Results

YAS reproducibility

The relative standard deviation for an analysis of androgen activity was 15% for solvent blanks spiked with 1.8 nmol/l DHT and 12% for solvent blanks spiked with 2.4 nmol/l DHT. The YAS also showed good reproducibility when testing plastic samples with a relative standard deviation of 16% for a PP sample extract spiked with 2.4 nmol/l DHT, 13% for a spiked PET sample and 12% for a spiked PE sample.

ERα CALUX reproducibility

The relative standard deviation was 13% for the analysis of estrogen activity of 0.2 µmol/l bisphenol A and 6% for the analysis of 0.4 µmol/l bisphenol A. The bioassay also showed good reproducibility when testing plastic samples with a relative standard deviation of 8% for a PP sample extract spiked with 8 pmol/l estradiol, 9% for a spiked PET sample and 11% for a spiked PE sample.

AR CALUX reproducibility

The relative standard deviation was 13% for a solvent blank spiked with 100 pmol/l DHT and 14% for a solvent blank spiked with 400 pmol/l DHT. The relative standard deviation was between 14% for the PP sample extract spiked with 300 pmol/l DHT and 19% for the spiked PE sample. With a relative standard deviation of 17%, the PET sample was in between.

GC validation

Linearity (r>0.99) obtained for each reference substance calibration curve was found to be sufficient for method application. LOD was determined to be equal or less than 3 µg/l, whereas LOQ was below 10 µg/l for each compound (LOD and LOQ were ten times higher for 95% ethanol migrates and five times higher for 50% ethanol migrates due to a 1∶10 or 1∶5 dilution of each migrate prior to GC analysis). For all substances tested in the bioassays (shown in Table 2 and Table 3) the observed hormone activities are much lower than the activities of the reference substances 17β-estradiol and DHT. Following, the determined LOD and LOQ for GC analysis are sensitive enough to cover the substances at a concentration level which shows an activity in the bioassays. The coefficient of variation for the determination of precision did not exceed 15%. Recovery for the determination of accuracy was between 90 and 115% with the exception of diethylphthalate which showed a recovery of approximately 150%.

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Table 2. Estrogen and antiestrogen activities of identified substances in the YES and ER CALUX.

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Table 3. Androgen and antiandrogen activities of identified substances in the YAS and AR CALUX.

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Samples tested with YES and ERα CALUX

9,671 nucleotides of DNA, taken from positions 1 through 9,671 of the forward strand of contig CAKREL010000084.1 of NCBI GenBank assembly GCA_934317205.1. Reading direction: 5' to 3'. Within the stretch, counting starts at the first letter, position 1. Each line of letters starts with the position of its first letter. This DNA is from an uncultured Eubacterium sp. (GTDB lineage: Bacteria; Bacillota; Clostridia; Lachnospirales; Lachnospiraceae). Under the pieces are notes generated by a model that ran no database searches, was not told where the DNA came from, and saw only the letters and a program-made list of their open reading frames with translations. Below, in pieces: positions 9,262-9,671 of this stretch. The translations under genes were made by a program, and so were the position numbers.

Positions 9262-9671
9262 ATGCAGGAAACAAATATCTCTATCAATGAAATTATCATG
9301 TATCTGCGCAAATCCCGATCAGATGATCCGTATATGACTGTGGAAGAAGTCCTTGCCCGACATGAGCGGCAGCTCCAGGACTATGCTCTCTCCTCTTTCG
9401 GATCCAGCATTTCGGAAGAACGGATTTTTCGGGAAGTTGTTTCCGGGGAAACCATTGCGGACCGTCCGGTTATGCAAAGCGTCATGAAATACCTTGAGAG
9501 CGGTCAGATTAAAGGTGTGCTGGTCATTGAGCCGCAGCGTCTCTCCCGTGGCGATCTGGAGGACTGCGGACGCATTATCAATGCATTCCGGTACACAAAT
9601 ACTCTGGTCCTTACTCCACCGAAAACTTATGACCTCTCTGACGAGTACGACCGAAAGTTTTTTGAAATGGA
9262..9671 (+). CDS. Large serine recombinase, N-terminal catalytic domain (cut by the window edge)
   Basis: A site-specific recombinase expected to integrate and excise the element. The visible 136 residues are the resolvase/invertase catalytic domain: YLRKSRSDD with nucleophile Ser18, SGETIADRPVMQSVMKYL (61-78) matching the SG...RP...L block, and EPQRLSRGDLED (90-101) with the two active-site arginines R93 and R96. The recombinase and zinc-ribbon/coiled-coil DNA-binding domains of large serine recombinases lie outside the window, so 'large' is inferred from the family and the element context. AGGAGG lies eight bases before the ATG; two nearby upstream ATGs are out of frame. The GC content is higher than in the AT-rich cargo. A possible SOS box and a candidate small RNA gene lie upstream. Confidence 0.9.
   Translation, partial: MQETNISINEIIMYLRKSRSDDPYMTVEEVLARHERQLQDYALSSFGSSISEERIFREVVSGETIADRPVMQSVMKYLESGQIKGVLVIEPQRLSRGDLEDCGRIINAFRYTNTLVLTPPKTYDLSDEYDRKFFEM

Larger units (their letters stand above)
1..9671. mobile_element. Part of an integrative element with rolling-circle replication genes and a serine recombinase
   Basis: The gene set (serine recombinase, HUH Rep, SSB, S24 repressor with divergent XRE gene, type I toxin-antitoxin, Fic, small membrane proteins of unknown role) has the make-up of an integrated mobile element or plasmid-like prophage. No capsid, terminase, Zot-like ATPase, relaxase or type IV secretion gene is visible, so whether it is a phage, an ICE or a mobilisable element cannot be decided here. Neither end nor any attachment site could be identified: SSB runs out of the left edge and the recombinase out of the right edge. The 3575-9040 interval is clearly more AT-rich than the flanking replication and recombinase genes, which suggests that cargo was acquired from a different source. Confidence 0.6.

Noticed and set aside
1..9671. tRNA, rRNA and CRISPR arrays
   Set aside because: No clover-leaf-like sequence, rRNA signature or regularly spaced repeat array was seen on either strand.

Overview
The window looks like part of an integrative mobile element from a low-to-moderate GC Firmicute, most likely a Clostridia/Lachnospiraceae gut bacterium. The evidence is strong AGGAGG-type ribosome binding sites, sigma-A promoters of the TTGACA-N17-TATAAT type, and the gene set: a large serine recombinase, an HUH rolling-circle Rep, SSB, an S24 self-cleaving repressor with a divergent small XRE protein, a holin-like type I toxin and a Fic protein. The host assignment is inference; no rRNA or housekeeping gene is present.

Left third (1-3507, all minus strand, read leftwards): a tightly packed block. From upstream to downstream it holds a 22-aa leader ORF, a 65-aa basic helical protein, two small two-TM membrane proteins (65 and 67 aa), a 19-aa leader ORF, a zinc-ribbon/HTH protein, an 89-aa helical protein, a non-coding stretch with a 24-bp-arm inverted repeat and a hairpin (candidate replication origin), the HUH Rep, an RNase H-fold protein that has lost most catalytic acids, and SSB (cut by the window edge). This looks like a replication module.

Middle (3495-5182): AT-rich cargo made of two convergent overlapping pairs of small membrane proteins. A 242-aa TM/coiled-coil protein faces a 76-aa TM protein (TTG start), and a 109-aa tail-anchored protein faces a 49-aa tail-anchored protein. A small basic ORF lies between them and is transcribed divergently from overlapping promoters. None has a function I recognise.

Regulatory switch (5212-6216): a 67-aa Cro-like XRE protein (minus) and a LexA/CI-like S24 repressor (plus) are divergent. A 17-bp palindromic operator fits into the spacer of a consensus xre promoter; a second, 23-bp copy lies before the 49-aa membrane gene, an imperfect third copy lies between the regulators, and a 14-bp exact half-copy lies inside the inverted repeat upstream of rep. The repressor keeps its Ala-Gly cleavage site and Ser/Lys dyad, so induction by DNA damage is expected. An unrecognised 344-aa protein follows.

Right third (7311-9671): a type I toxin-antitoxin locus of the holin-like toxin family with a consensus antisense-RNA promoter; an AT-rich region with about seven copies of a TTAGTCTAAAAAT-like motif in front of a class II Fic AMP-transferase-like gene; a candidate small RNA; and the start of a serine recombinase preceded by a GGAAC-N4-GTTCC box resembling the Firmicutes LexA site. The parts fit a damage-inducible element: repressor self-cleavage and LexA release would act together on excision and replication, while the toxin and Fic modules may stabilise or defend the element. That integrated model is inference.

DMSO extracts were screened in triplicate analysis for estrogen and antiestrogen activity using the YES and ERα CALUX bioassay. Samples which showed growth inhibition, toxic or antagonistic effects were diluted for analysis resulting in a higher limit of detection. By comparison with a 17β-estradiol standard curve the estrogen activity of each sample was converted into EEQ (presented in Table 4). Since the amount of food simulant varied between each plastic sample, and 95% and 50% ethanol migrates were diluted before they were extracted with solid phase extraction, different LODs were determined for each sample.

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Table 4. Estrogen and antiestrogen activity of migrates from plastic samples.

https://doi.org/10.1371/journal.pone.0100952.t004

Estrogenic activity was detected in four samples out of 18 tested using the YES and ERα CALUX. In the ERα CALUX two additional samples showed estrogen activity which was below the LOD of the YES, due to the dilution of the DMSO extracts. The highest estrogen activities of 59±29 ng EEQ/l and 21±7 ng/l measured in the YES and ERα CALUX respectively, were detected for sample CF1. In general, estrogen activities of samples testing positive were in the same order of magnitude for both bioassays as shown in Table 4.

In the yeast estrogen screen antagonistic effects could be observed in five out of 18 samples tested. The antiestrogen activity of these samples was compared to the antiestrogen activity of 4-OHT, the active metabolite of the pharmaceutical antiestrogen tamoxifen. By comparison of a dilution series of each sample to the EC50 of 4-OHT, the antiestrogen activity was categorized using the symbols “+” for sample migrates with an antiestrogen activity in the range of the activity of 0.01 to 0.1 mg/l 4-OHT, “++” for migrates with an activity in the range of 0.1–1 mg 4-OHT equivalents/l and “+++” for samples with an activity in the range of 1–10 mg 4-OHT equivalents/l (shown in Table 4). The antagonistic effects of all samples were reversed when the estrogen concentration was increased to 5 nmol/l 17β-estradiol (which is approximately 100 times the EC50 value), indicating that the observed antagonistic effects are specific to the estrogen receptor (data not shown). However, the antiestrogenic activity detected in the YES (shown in Figure 1) could not be verified using ERα CALUX (shown in Figure 2). None of the solvent blanks tested showed estrogenic activity in the YES or ERα CALUX.

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Figure 1. Antiestrogenic activity of samples spiked with 80/l 17β-estradiol standard as measured by the YES.

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Figure 2. Antiestrogenic activity of samples spiked with 8/l 17β-estradiol standard as measured by ERα CALUX.

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Samples tested with YAS and AR CALUX

Androgen and antiandrogen activity of DMSO sample extracts were determined using YAS and AR CALUX bioassay. For quantification, the androgen activity each sample was compared to a DHT standard curve. Samples with antagonistic or inhibiting effects were diluted prior to analysis for androgen activity resulting in a higher LOD.